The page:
Senate Bill 67
This bill would require Georgians to submit a photocopy or number of their Georgia identification card to apply for an absentee ballot. The proposal has raised concerns for the disability community as not all people with disabilities have identification cards. This bill has passed the Senate and is currently in the House Special Committee on Election Integrity.
House Bill 531
This bill is the House’s version of a voting omnibus bill. Similar to the Senate version (SB241), this is a lengthy bill that combines many of the earlier proposed voting changes into one large bill. It is likely that this bill will also undergo some changes and is currently in the House Special Committee on Election Integrity.
By clicking on the bill number, you can find updates on each one. If you are interested in letting your state representative and senator know how these bills might impact you, make sure to reach out to them via phone or email. If you do not know who your representative or senator is, please enter your full home address here.
To stay up to date during the 2021 legislative session, please join us each Monday at 9 a.m. for our Public Policy for the People calls led by GCDD Legislative Advocacy Director Charlie Miller. You can access the login information here.
Also, please join GCDD during our final Advocacy Day of the 2021 session, taking place on March 10. This day will focus on competitive, integrated employment for people with disabilities. Please register here.
As we approach the one-year mark of COVID-19 in Georgia, GCDD is encouraged by the state’s decision to include individuals with intellectual and developmental disabilities (I/DD) and their caregivers in the next round of COVID-19 vaccine eligibility. According to Governor Kemp’s press conference on February 25, 2021, revisions to Georgia’s vaccination plan will go into effect March 8. That means people with I/DD and their caregivers, as well as family members of children with complex medical needs, will be able to begin receiving the vaccine, along with other newly eligible populations.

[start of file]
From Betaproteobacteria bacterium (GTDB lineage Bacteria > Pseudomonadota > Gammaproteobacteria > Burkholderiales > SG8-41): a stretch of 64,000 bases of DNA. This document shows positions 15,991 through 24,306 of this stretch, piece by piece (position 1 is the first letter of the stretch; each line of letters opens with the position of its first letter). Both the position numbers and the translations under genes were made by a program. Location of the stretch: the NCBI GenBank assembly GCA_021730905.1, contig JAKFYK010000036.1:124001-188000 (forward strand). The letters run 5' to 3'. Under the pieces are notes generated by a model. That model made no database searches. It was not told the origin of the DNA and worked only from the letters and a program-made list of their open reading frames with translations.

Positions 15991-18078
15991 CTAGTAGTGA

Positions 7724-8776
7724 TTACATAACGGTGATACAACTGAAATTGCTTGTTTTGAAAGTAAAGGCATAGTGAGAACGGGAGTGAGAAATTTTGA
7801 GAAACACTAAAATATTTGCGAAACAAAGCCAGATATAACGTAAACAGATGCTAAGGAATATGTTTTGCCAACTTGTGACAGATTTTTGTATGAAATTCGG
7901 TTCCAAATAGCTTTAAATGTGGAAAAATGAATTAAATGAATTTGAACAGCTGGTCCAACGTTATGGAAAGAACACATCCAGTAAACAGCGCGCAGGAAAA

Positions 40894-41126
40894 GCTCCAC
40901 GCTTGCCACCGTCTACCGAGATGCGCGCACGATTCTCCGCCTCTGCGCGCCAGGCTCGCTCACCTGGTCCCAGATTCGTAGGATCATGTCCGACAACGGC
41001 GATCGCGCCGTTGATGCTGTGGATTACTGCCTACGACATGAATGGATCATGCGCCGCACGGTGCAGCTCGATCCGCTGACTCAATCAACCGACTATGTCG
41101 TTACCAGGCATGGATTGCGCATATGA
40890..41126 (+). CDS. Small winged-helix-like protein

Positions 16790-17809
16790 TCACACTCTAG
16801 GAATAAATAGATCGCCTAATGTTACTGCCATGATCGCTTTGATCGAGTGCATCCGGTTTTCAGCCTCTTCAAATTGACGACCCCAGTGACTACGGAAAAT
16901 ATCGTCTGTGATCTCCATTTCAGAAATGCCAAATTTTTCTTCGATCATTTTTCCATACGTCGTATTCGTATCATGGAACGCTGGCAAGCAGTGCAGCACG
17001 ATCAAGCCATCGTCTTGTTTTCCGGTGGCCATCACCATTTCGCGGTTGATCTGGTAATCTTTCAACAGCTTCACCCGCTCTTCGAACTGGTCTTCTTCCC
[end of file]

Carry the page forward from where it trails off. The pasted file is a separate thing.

Alongside a strong network of grassroots advocates of individuals with I/DD, parents and other allies, GCDD has been fighting for people with disabilities to gain access to the vaccine. One of our advocacy actions included our signing on to a letter to Governor Brian Kemp, submitted by the Center for Dignity in Healthcare for People with Disabilities. In the context of COVID-19, we know people with I/DD and their caregivers are at higher risk of contracting the virus; facing serious illness and hospitalization; experiencing a decreased quality of life; and even succumbing to death as a result of contracting the virus.
We acknowledge the work that Governor Kemp and his team continue to do to protect Georgia’s citizens, and GCDD remains in close discussions with the Georgia Department of Public Health (DPH). Together with DPH, we look forward to collaborating and advising on logistical considerations such as transportation; rollout plans and equitable access; continued eligibility expansion to all medically fragile persons; and more.
People with disabilities comprise approximately 27% of Georgia’s population. People with disabilities are our family members, our neighbors, our teachers, our health care providers and our front-line workers. GCDD remains committed to advocating for all Georgians with I/DD and advancing our mission to bring about social change, public policy and innovative practices that increase opportunities for individuals with I/DD and their families to thrive where they live, learn, work, play and worship in Georgia’s communities.
Because we know there are complexities beyond the rollout plan, GCDD has convened a task force for advancing vaccination access and participation by people with disabilities, their family members and caregivers. People interested in joining the task force may contact GCDD Deputy Director Kate Brady at . We are examining national trends and practices, producing plain language materials and advocating at the grassroots and grass-tops levels for accessible, coordinated vaccination rollout that takes fully into account the needs of our community.